Reviewed by Tony Rayns
Our synopses give away the plot in full, including surprise twists.
Distraught after the funeral of her cousin Dawn Wiener, pre-teen Aviva Victor tells her mother Joyce (Ellen Barkin) that she is set on becoming pregnant. Aviva's story is told across nine chapters.
Dawn : Joyce tries to explain to Aviva (Emani Sledge) why Dawn committed suicide. Judah: Some years later. The Victors visit friends and Aviva (Valerie Shusterov) is clumsily impregnated by the nerdy son of the family, Judah (Robert Agri). Henry: Aviva's parents furiously insist on taking her to the abortionist Dr Fleischer. Joyce reveals that she aborted a son ('Henry') a few years after Aviva was born. The botched operation leaves Aviva (Hannah Freiman) barren; she thinks of her lost child as Henrietta.
Henrietta : Aviva (Rachel Corr) runs away from home, hides in a truck and spends the night in a motel with the trucker, who calls himself 'Joe'; she calls herself Henrietta. In the morning, Joe (Stephen Adly Guirgis) bolts. Huckleberry: Aviva (Will Denton) crosses the countryside on foot and drifts downriver in a boat. Mama Sunshine: Aviva (Sharon Wilkins) is taken in by the Christian couple Mama and Bo Sunshine (Walter Bobbie), who are training a large brood of adopted orphans to perform righteous song-and-dance routines. During a visit by Dr Dan (Richard Riehle) and born-again sex offender Earl (Stephen Adly Guirgis), Aviva overhears plans to mount a terrorist strike against the abortionist Dr Fleischer (Stephen Singer).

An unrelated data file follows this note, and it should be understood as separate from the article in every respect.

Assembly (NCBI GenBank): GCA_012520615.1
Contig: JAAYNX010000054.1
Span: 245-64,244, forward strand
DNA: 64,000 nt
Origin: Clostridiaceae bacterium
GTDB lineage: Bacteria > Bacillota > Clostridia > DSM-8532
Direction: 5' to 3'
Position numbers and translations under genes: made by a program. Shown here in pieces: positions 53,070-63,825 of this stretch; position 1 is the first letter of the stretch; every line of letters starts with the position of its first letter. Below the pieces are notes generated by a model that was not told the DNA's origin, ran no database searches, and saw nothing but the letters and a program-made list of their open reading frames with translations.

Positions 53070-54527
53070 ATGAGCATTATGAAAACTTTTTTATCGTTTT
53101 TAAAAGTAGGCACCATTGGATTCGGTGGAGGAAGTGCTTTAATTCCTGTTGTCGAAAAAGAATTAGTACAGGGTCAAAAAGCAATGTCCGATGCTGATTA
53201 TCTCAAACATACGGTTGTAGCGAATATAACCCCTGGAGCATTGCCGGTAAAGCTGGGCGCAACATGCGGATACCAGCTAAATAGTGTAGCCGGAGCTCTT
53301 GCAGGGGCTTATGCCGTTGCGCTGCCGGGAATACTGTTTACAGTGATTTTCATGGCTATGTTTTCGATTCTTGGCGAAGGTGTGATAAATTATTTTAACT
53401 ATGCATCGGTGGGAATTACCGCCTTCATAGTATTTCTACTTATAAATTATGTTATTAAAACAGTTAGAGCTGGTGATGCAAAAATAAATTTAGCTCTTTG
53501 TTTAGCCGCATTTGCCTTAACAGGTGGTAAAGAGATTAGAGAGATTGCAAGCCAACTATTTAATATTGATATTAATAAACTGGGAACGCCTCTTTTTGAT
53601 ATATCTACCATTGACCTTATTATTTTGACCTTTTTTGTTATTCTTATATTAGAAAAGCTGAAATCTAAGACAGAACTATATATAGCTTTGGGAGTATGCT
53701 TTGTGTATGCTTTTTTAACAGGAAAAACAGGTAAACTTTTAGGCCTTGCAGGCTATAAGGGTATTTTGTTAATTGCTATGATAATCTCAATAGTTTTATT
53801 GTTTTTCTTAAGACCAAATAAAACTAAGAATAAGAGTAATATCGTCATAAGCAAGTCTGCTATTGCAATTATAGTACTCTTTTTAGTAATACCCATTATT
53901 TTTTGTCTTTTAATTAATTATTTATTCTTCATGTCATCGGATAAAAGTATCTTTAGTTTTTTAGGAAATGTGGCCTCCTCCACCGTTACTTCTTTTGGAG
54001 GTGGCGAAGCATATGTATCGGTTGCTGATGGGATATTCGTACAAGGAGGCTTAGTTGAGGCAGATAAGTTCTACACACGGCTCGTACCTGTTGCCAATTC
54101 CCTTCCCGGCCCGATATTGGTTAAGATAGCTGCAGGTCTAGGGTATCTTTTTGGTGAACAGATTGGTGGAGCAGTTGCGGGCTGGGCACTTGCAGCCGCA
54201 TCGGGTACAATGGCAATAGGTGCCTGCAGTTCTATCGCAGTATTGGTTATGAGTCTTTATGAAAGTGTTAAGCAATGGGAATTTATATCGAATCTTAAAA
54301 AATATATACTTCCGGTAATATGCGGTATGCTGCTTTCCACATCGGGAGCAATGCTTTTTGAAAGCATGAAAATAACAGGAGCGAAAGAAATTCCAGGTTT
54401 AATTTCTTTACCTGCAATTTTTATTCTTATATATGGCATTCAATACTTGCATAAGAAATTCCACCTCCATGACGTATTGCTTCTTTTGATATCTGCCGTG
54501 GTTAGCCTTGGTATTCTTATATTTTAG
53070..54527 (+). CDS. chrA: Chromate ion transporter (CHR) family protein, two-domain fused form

Bob : Aviva (Shayna Levine) knows Earl as the trucker 'Joe' and insists that he take her along on the mission to target Dr Fleischer. On arrival, Earl takes two long-range shots at the abortionist, one maybe hitting Fleischer's daughter. Earl and Aviva flee the crime scene and check into a motel; the desk clerk is suspicious. Paralysed with guilt, Earl reveals that his real name is Bob. The motel is surrounded by police and Bob is gunned down. Mark: Back with her parents, Aviva (Jennifer Jason Leigh) has a birthday party and talks to the unpopular Mark Wiener (Matthew Faber) (Dawn's elder brother). Aviva: Aviva goes on a date with Judah (Robert Agri/John Gemberling), who now calls himself Otto. They make love, and Aviva is suddenly confident that she is pregnant again.
Since Todd Solondz found his groove in Welcome to the Dollhouse, it's become obvious that he's essentially a one-trick pony. Luckily it's a pretty good trick: he takes characters and situations from domestic soap-opera, pushes them into the areas where daytime TV fears to tread, and delivers deadpan comedy of excruciating embarrassment - which is often excruciatingly funny. He's particularly good at skewering small moments of personal failure and humiliation, but often gets the bigger, grandstanding stuff right too, and has a Fassbinder-like ear for dialogue with unintended levels of meaning. His greatest hit Happiness provoked some to attack him as a cynical phoney, deliberately courting controversy and sneering at his own characters; he fought back in his last feature, the slightly over-earnest Storytelling, but didn't really need to. The comedy and pathos in his movies wouldn't work at all if the fiction didn't have a core of felt experiences and emotions. His satire is at least as sincere as anything by Chris Morris.